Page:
Guttmacher Policy Review
Summer 2006 | Volume 9 | Number 3
Abortion and Mental Health: Myths and Realities
By Susan A. Cohen
ost antiabortion activists oppose abortion for moral and religious reasons. In their effort to win broader public support and legitimacy, however, antiabortion leaders frequently assert that abortion is not only wrong, but that it harms women physically and psychologically. Such charges have been made repeatedly for years, but repetition and even acceptance by members of Congress and other high-ranking political officials do not make them true. Likely because the science attesting to the physical safety of the abortion procedure is so clear, abortion foes have long focused on what they allege are its negative mental health consequences. For decades, they have charged that having an abortion causes mental instability and even may lead to suicide, and despite consistent repudiations from the major professional mental health associations, they remain undeterred. For example, the “postabortion traumatic stress syndrome” that they say is widespread is not recognized by either the American Psychological Association (APA) or the American Psychiatric Association. To a considerable degree, antiabortion activists are able to take advantage of the fact that the general public and most policymakers do not know what constitutes “good science” (related article, November 2005, page 1). To defend their positions, these activists often cite studies that have serious methodological flaws or draw inappropriate conclusions from more rigorous studies. Admittedly, the body of sound research in this area is relatively sparse because establishing or conclusively disproving a causal relationship between abortion and subsequent behavior is an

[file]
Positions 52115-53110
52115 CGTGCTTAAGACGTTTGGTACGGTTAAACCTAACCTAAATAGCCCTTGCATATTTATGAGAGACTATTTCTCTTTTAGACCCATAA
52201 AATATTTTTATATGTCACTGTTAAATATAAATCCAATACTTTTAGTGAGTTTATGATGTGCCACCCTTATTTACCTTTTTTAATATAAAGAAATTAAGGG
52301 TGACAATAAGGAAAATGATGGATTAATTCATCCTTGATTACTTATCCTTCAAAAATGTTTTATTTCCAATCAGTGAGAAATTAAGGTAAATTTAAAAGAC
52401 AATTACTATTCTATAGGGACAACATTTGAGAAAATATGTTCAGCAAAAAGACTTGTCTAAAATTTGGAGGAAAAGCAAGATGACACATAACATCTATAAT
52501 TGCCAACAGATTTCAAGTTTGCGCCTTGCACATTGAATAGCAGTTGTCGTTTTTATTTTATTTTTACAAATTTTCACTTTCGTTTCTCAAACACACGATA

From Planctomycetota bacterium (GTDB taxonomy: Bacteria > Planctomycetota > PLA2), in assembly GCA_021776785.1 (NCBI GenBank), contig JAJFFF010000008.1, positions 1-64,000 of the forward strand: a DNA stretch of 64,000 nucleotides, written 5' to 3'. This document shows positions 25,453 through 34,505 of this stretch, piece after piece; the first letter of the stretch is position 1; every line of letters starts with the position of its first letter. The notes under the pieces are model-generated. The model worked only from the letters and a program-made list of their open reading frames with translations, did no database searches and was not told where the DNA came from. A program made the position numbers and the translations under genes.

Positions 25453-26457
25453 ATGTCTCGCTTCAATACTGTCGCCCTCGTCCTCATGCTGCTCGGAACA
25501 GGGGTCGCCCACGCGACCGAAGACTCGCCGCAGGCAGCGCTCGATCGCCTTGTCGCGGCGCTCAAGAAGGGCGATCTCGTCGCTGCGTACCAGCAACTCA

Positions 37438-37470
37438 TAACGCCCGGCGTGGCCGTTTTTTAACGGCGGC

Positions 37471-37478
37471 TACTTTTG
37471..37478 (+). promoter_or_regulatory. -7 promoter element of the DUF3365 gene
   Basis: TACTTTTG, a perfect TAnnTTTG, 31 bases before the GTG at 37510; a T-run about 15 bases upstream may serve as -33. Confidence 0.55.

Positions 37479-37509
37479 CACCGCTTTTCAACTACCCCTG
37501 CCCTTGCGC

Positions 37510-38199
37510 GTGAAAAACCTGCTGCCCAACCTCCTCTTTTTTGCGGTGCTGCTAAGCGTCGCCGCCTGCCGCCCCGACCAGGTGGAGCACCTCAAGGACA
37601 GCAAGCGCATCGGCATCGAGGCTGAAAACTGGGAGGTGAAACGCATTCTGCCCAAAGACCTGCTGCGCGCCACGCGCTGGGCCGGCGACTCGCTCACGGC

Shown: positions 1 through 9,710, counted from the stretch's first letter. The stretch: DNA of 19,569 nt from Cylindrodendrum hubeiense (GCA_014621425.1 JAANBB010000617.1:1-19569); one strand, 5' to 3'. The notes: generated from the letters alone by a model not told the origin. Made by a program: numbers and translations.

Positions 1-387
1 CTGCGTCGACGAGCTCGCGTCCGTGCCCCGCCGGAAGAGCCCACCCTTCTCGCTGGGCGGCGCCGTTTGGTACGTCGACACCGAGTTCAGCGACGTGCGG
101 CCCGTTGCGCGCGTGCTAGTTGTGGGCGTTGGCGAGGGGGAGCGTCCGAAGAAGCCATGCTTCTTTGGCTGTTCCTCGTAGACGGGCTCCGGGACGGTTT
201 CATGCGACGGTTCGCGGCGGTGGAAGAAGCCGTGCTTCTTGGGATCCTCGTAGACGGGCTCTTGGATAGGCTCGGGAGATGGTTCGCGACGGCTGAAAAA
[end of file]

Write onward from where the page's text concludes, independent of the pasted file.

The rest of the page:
extremely difficult proposition. Still, it is fair to say that neither the weight of the scientific evidence to date nor the observable reality of 33 years of legal abortion in the United States comports with...